Democratic Wave Is Poised to Breach Washington
Two months out, the midterm elections are looking increasingly likely to bring an end to one-party rule in Washington.
Republicans are bracing for a potential Democratic wave that would break their grip on the U.S. House, leave their agenda in tatters and embroil Donald Trump’s White House in a procession of congressional investigations.
Independent analysts uniformly agree that Democrats are well-positioned to net the 23 seats needed to to take control of the chamber when the next Congress convenes in January and that their odds of doing so have only gotten better over the course of 2018.
Then there’s Trump. The swirl of legal and political turmoil around his presidency continues to grow. His lone-wolf style of governing, a tendency to put himself above what might be best for his own party and his unpredictability — something he views as central to his own political brand — remain major factors Republicans can’t control.
Anonymous critic | Trump demanded that the New York Times reveal the identity of a senior official who wrote a highly unusual op-ed in the newspaper claiming that key members of the administration were secretly working against him. “If the GUTLESS anonymous person does indeed exist, the Times must, for National Security purposes, turn him/her over to government at once!” Trump said on Twitter.
North Korea progress? | Kim Jong Un signaled a willingness to revive stalled nuclear talks, with South Korean officials saying he wanted to “achieve denuclearization” during Trump’s first term. While it's unclear exactly what that means, it would be the first time Kim has committed to a timeframe for potentially giving up his atomic weapons.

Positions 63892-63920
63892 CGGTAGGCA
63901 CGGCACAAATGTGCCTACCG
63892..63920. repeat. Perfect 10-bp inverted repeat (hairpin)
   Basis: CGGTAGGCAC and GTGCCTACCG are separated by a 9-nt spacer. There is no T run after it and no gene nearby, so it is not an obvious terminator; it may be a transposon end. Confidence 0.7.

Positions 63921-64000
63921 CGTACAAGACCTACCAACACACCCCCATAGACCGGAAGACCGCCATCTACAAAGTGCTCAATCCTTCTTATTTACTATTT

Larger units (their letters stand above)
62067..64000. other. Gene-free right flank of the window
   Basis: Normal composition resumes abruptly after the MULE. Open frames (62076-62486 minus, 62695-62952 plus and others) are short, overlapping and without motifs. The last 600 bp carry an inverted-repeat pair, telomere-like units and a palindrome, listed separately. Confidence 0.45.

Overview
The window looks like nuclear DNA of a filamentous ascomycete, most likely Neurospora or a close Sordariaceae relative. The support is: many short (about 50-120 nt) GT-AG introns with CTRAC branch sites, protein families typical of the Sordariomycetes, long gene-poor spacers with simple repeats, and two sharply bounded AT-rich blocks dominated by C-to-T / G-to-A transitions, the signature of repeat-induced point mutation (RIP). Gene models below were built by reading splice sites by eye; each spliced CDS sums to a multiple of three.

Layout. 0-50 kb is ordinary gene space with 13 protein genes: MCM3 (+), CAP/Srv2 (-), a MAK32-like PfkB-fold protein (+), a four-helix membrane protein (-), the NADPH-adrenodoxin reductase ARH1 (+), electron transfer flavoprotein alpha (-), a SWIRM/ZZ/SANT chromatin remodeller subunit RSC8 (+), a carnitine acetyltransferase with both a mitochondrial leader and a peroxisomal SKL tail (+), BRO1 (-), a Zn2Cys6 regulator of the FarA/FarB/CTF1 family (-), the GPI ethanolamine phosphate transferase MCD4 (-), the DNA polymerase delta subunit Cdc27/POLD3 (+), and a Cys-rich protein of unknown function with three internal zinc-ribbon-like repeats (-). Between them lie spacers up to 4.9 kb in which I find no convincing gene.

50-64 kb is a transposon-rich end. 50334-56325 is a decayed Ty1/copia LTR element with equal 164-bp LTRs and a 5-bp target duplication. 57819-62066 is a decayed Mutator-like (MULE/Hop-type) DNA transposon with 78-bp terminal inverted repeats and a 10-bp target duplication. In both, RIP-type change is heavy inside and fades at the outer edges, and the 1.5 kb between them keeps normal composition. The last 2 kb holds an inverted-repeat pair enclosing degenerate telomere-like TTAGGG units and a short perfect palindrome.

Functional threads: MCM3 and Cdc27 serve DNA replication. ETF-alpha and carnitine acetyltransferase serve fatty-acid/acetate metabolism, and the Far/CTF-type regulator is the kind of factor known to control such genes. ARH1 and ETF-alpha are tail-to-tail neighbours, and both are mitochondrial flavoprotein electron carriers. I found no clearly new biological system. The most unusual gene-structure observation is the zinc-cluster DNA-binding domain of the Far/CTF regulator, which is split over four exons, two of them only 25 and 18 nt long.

May’s crusade | Armed with the names of two Russian military operatives allegedly responsible for the Novichok nerve-agent attack on U.K. soil in March, Prime Minister Theresa May will take her case to the United Nations Security Council today. But will it be enough against Russia’s defiance? It’s unlikely; Moscow has a veto on the council, and it’s not afraid to use it.
Balkan ghosts | Europe’s most volatile region may be headed for new turmoil as Serbia and Kosovo seek to mend ties after years of animosity stemming from their violent split. A proposed deal that may let them swap territory so people of the same ethnicity can live together is causing diplomatic tremors from Moscow to Washington and Berlin to Beijing.
Trade troubles | The numbers are not looking good for a president who has made reducing the U.S. trade deficit one of his main economic goals. The deficit widened in July at its fastest rate since 2015, and signs are emerging that Trump’s trade wars are starting to hit growth at home and abroad.
Spilled milk | More than 1,500 miles from Washington, Henry Holtmann, a third-generation Canadian dairy farmer, is closely watching the talks on Nafta. The concern for Holtmann and others in his industry is that Prime Minister Justin Trudeau could agree to once again barter away a piece of the country’s restricted – and lucrative – dairy market to secure a deal.
And finally... Gay activists in India danced, hugged and wrapped themselves in rainbow flags as the Supreme Court of India struck down a colonial-era law that criminalized gay sex. The chief justice declared the 158-year-old law, which dates back to the British Raj, was being used as a “weapon of discrimination” against India’s LGBTQ citizens. The move comes as other Asian economies, such as Hong Kong and Australia, make themselves more inclusive in the race for global talent.
©2018 Bloomberg L.P.